Seconds and Cents, Episode 13. Today is July 22 2020. We are going to talk today about media. We're going to talk about print media. We're going to talk about kind of my perceptions of the media. And the reason why we're going to talk about it is because of Lede AI. So Lede AI is a company that I that I am in collaboration with with a newspaper called Richland Source. It has been one of the great collaborations of my professional career so far. And what we do is we write automated high school sports articles. So high school sporting event takes place, we get the data for that we write the article about it, we publish it on behalf of on behalf of our clients. And so our clients, our newspapers, our clients are mostly local newspapers. We only publish high school sports articles. So we don't have a national audience for high school sports. But we're publishing into hyper local outlets. We're publishing into outlets that are underrated. And they're really struggling right now. And all print media is really struggling in the small newsrooms are struggling the most. But today we're going to talk mostly actually about kind of what is the state of the media? And why is the media the way that it is? And why does it kind of act the way that it does. And this is, this goes for print media as well as it does for television and everyone else? Well, it starts with money. So follow the money. And I'm looking at a graph right now from Ben Thompson, who's the founder of trajectory, which is a newspaper newsletter that I subscribe to. And if you look at the share of advertising, overall, the share of advertising newspapers and magazines in 1940, owned effectively 100% of advertising radio owned a tiny bit And over time, radios advertising kind of took a little bit away from newspapers and magazines, but ultimately even into 2010 newspapers and magazines made up about 50% of advertising and then there's television, which of course came in absolutely huge. And there's internet, which came in absolutely huge. But if you look at the Internet and the internet as a whole while the internet is subsidized by advertising, Google is subsidized by advertising. Facebook is subsidized by advertising. In large part, the internet in its development has been subsidized by advertising. Well, why is that? And why is it that newspapers and media outlets are struggling right now? Well, newspapers and magazines and media outlets in general used to own all of the real estate. That was for advertising. So there's only a certain amount of real estate there's only a certain amount of places where eyeballs can go in 1965. In 1985, in 1995, there were only a certain there were only certain places where eyeballs could go and where the eyeballs go where the attention is where the advertisers go, because the advertisers want to get their brand their product in front of as many people as possible. So newspapers and magazines. They come onto the scene. Of course, they are the People that there the companies that are really crushing it, and as they're making an absolute fortune, and they were able, they because they had such limited real estate, they were able to leverage these ads into enormous into enormous revenues and into enormous profitability. And then over time newspapers in particular, they found out that economies of scale would work really well for them. So they started syndicating content, right? And so now you have an article that affects the entire United States, you can publish that in your newspaper that's published in New York, and in California and in Chicago, right. So you pay one time for the article, but you actually got to sell it three times. And over time, newspapers became really profitable, really powerful entities. Well, when the internet came along, the internet brought about a new type of real estate. So the real estate that was in newspapers and magazines was the real estate of print. It was a real estate up, you have a media outlet that is telling you what's going on the world. You read that every day, you see the pictures of people sitting with their bowl of cereal and a cup of coffee and a cup of orange juice reading the newspaper, or you hear people say, Oh, my dad used to read the newspaper every morning, or I used to read the newspaper with my mom every morning. Right? And so, over over the decades, over the centuries, where newspapers and magazines were absolutely crushing it, it's because they had all of the attention. It's because they were the media outlet. Well, TV makes a grand entrance, and the 50s, the 60s or 70s. And TV starts to occupy advertising revenues. But not every family could afford a TV. So newspapers, magazines, still absolutely crushing it, they still have the lion's share of all of the advertising dollars, TV starts to take over. And ultimately, TV did end up winning but that was because TV created a new type of real estate that newspapers and magazines could not compete with. That was through the box, right. So now all the sudden If I own a television channel, I can choose what programming goes on that television channel. Also, I can play that television channel 24 hours a day, or I could play it 18 hours a day. Whereas instead of needing to meet print deadlines every single day, I could repurpose content that we were that we paid for last year. And I could sell advertising on the same content. So now television is starting to take a large a large aspect of, of those ad dollars of that media spend of that Media Buy. But ultimately, television and newspapers and magazines didn't really compete that much, except in news, except in the six o'clock news or in the 10 O'Clock News. That's where they had the direct competition. But newspapers and magazines were fine. The real problem became the internet. The real problem became, when everyone had a voice anyone with an internet connection had a voice. The real problem became one anyone with an internet connection could publish. So The newspaper and magazine age, there was a really high barrier to entry and publishing. And that barrier to entry was you had to have the equipment, you had to have the printing equipment available to you to be able to publish. And then you had to have the distribution network like paper boys, and to be able to actually throw the paper onto every single person's driveway. And if you are a one person shop, you weren't able to, you weren't able to do all that and meet print deadlines. And so maybe you had a subscriber list of 200 or 300 people and you're making an honest living, but you weren't really competing with the newspapers and the magazines. And when the internet came along. Now, it became effectively free for you to be able to publish content, and you didn't have to have printing equipment. You didn't have to have a delivery mechanism. You just needed to have an internet connection. And now all of a sudden you can publish your opinion with whatever facts that you want to on the internet. Well, because of that, it's not a about who was publishing content, it's about the amount of content that was being published. Newspapers and magazines got to dictate advertising prices for decades, decades upon decades upon decades, because they only could write a certain amount of content. So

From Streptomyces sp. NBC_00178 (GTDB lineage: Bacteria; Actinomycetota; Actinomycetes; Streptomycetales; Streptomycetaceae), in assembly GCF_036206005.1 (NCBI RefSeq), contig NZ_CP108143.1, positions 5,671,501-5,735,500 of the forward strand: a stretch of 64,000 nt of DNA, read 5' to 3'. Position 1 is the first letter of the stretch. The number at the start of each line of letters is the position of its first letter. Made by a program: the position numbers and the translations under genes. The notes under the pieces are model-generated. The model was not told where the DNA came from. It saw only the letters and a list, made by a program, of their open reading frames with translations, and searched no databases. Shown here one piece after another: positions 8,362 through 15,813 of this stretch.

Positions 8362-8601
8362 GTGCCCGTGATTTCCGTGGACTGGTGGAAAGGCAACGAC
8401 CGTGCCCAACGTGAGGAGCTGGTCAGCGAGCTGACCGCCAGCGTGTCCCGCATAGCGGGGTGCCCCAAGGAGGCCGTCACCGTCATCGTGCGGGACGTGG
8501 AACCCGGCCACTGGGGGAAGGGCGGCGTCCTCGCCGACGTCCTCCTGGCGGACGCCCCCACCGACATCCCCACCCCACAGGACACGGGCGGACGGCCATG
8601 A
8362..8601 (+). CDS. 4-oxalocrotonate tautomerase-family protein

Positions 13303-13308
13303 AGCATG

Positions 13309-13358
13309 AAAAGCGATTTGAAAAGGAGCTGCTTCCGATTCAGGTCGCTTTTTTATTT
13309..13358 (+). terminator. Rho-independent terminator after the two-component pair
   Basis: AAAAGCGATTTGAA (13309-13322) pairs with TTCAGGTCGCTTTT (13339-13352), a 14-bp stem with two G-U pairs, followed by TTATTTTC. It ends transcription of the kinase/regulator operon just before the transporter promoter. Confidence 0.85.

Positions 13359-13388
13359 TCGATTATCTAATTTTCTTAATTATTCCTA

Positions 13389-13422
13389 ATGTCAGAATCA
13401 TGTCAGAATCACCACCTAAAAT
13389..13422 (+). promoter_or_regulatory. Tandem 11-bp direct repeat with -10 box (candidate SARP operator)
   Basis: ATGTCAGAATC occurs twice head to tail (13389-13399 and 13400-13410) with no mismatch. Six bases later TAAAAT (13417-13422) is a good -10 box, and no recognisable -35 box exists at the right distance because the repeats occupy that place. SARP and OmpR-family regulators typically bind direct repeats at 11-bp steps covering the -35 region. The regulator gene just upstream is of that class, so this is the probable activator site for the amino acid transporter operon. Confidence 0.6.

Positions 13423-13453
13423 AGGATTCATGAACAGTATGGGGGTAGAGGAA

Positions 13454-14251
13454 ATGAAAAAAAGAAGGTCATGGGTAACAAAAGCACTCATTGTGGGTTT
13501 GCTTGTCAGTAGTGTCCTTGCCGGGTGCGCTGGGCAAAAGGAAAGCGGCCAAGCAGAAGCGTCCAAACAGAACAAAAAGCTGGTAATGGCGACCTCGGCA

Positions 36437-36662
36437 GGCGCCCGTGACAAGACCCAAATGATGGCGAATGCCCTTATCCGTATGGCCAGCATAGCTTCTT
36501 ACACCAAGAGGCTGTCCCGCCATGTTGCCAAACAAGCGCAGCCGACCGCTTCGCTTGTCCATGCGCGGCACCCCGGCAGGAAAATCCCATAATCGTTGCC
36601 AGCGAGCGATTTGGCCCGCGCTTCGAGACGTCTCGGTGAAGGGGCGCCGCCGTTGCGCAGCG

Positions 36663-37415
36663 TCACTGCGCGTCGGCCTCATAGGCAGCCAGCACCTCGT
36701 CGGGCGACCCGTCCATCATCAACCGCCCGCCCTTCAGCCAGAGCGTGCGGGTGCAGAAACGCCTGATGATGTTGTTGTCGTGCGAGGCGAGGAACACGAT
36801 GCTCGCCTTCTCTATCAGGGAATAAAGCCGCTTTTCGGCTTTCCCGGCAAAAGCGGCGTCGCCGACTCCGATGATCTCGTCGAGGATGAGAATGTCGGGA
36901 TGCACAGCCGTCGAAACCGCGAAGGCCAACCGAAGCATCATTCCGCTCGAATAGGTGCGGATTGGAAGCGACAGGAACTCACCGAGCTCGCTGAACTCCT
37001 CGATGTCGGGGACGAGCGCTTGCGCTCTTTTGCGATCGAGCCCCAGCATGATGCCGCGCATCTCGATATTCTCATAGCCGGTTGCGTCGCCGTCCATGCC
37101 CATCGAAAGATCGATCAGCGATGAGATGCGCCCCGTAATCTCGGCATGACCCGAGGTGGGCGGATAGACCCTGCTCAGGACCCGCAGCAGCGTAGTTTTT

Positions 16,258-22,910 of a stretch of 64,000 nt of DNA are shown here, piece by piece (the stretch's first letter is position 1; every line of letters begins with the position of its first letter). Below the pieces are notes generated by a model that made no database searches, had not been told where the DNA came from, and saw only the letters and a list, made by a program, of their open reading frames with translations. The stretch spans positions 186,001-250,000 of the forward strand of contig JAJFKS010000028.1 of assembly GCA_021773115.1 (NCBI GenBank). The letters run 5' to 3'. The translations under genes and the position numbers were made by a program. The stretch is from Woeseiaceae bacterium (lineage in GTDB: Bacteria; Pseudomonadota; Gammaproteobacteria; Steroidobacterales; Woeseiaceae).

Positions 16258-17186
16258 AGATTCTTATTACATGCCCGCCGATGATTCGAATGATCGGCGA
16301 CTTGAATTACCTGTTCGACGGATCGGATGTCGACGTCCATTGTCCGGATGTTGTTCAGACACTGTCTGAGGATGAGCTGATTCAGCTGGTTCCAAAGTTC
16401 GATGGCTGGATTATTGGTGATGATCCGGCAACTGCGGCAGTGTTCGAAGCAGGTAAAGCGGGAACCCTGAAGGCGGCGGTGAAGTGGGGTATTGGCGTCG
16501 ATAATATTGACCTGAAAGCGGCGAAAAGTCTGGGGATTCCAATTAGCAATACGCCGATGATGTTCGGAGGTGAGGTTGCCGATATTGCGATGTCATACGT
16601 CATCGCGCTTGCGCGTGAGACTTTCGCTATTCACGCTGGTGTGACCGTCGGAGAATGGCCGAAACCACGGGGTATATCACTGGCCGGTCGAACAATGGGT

if It's a supply and demand equation, right, if hypothetically, a newspaper is going to be 50 pages long, and they have 100 pages worth of advertisers, well, the newspaper has to raise their rates, but their costs stay the same, because their salaries for their journalists, their salaries for their freelancers stay the same. And so the newspapers make more money in the end well, in the internet now that anybody can publish and now that the real estate is so vast that you can just create as much real estate as you want. As soon as you have internet connection on a website. Well, the advertising rates go through the floor. On top of that, because Google and Facebook built such advanced algorithms, they got so many eyeballs to look at their to look at their services every single day, while they were able to do The kind of aggregator for advertising on top of that they built such effective tracking mechanisms, that now you knew as a brand, exactly how many people saw your ad and you knew exactly how many people viewed your website or purchase a product or did whatever they did because of the ad. And so now, Google and Facebook have this unlimited ad real estate where they can just put the prices of the ad through the floor versus through the ceiling, which is what the newspapers and magazines were doing for decades. And they can show as many ads as they possibly can. And they can provide better tracking to know what did your ad spend really do for you? Did your ad spend really move the needle in your business? That was the issue with newspapers and magazines, the issue with newspapers and magazines and the reason why a lot of the media is the way that it is, is because they started being the kind of recipient of Google and Facebook ad dollars. They started to put Google ads and Facebook ads onto their websites. Well, if you were doing a revenue share where Google is the one who's actually finding the advertiser, and then they are sharing some of the money with you, Google at the end of the day is going to make the most money because they're doing that with everybody. Well, if you predicate your entire business, around advertising, and you predicate your entire business around having Google do all of the ad sales for you, well, now all of a sudden, Google has to dictate the terms of what they're going to pay you. And so now, if you have a perfectly optimized webpage, that webpage will will net us $6 per 1000 clicks if you have Google ads on it $6 per 1000 clicks. So if we're gonna operate like we're in a click economy, which we are, you have to get a lot of clicks and or its return on investment. So going back to lead AI, why are we talking about the media today? Well, lead AI exists To serve the newspapers just as much as it exists to serve the readers. Ultimately, the readers want to know what happened in their region in high school sports. Every hyper-local newspaper needs to publish high school sports. It's just what's happening in the area and affects the people in the area. It's very interesting reading, did team a beat TV last night, but it's very difficult to return the investment on a high school sports article. So here's what happens. You send a freelancer to a high school sports event. We're going to call it basketball. You send a freelancer to a basketball game on a Friday night. The reporter has to spend two hours at the basketball game they have to spend an hour or a half hour getting to the game. They just spent a half hour getting back and then they have to spend two and a half hours actually writing the piece. Depending on where you live in the in the country. Let's say that article cost you $125 well at $6 per 1000 views. You have to get Effectively 20,000 visitors to that web to that article, just to return your freelancers investment. You're not making a profit, you're not paying for your website, you're not paying for anything, you're not paying for insurance, you're paying absolutely nothing except your Freelancer and you need 25,000 views. Well, the reason why, why you need so many views is because Google and Facebook are now able to dictate the programmatic ad prices that they serve to websites. And because they're able to dictate the programmatic ad prices. And because the amount of real estate on the internet is effectively limitless, they're able to say, well, we're only going to give you $6 per 1000 views, if you have a perfectly optimized website. And that's because Google is only charging $10 per 1000 views. So Google's keeping $4 you're getting $6 and now that's just how it's gonna be. And so you have to figure out how to get as many clicks as possible. People wonder why we're in a clickbait world. It's because ultimately, the news paper or the media outlets revenue model is based off of clicks. It's based off of how many eyeballs see the article. And so if you see a really catchy headline that catches your attention, the headline is ultimately what's doing the selling to allow you to get you to look at the article, or to look at the webpage. It's going to show you all those ads that allows the newspaper or the media outlet, or BuzzFeed or whoever it is to stay in business. So if it's going to take 20,000 page views to return one Freelancer investment, just just the freelancers payroll, right, well, let's remember what content we're writing about. We're writing about high school basketball. I don't know how many high school basketball games are gonna demand 20,000 pageviews, but I don't think it's going to be that many. So what if you could eliminate the human from the equation of writing about the high school basketball game Instead, you could elevate the human to be able to write about the really interesting thought pieces about the player whose mom has cancer. And now that player is going to go to a big division one school to play in basketball, and they might go to the NBA, right? You could do a whole big piece on that you could do a five part series on that. And now you're using your your actual human talent to impact the community, you're using the human talent to change the narrative, you're using the human talent to tell the story versus to recount the events. And so what if you could use a computer to recount the events? Well, that's what lead AI does. So what lead AI does is we find out what happened during the game. And then we write an article about that. And that is kind of informational journalism. It's a transactional journalism. You know, we're giving you just very basic information. We're giving you all the information that you want and none of the information that you don't want in an exchange, you're going to give us your eyeballs. You might click a couple other articles, but Ultimately, like, because we were able to de monetize the cost of the article so much, we didn't have to write a really big click Beatty headline. We didn't have to write a 1500 word article about this to make to make us feel like we got our money's worth, as a newspaper. Instead, we can say, how about you just report? How about you allow the computer to report the events that happened? And then you allow your human talent, you allow the real journalists to do journalism and to tell stories and to change the narrative and to do whatever it is that your news outlets sets out to do in the community. And so well, what is the media landscape the media landscape is they're in a very interesting time trying to change their business model and figure out well, is a membership model, the best way to go do we need to have our own ad sales teams and try not to use Google ads and Facebook ads? What can we what can we do to make our business models as sustainable as they were in the 50s 60s 70s and 80s. And right now, a newspaper, an online newspaper paper's biggest competitor is still Twitter, right? It's, it's all of this user generated content. So how can you create a brand around your newspaper? or How can you create a brand around your journalists that allows people to have a bit of a cultish, following with your outlet with your journalists so that you can continue to retain those customers, you can continue to retain those members, or whatever it's going to be. Ultimately, it's how can we as newspapers, stay in business? How can we as newspapers, how can we, as the people who supposedly hold those in power accountable? How can we who supposedly speak on behalf of the people and do the investigative reporting on behalf of the people? How can we continue to do that in a reputable way that's also profitable. And so I'm really excited to talk about lead III because I think we solve a real need inside of inside of the media landscape, which is people think that humans need to report on everything and they don't most informational journalism. What is the weather today? How is the traffic? Anything that you could ask Alexa, anything that you could ask one of your voice assistants, most informational journalism? And our opinion should be written by a computer? Because why would you waste human resources on it? I mean, I don't even know any, any people who went to journalism school or any people who are journalists who said that their greatest joy is going to a local sporting event. I mean, I they love going to local sporting events. They love covering the high schools and do I think that humans should still cover high school? Yes. But should it be in my opinion, for narrative pieces should it be for really engaging pieces should it be to highlight athletes to highlight what they're doing in the community to highlight all of the aspects around sports that aren't necessarily a sports? Absolutely, but Team A B Team B on a Friday night and Friday night football in the state of Ohio. We have something like 300 games that happen every Friday. night? Should we have humans going out to all 300 games? Absolutely not. Two people from all 600 schools want to know about what happened? Yes. So how can we do that? And how can we help newspapers in a profitable way?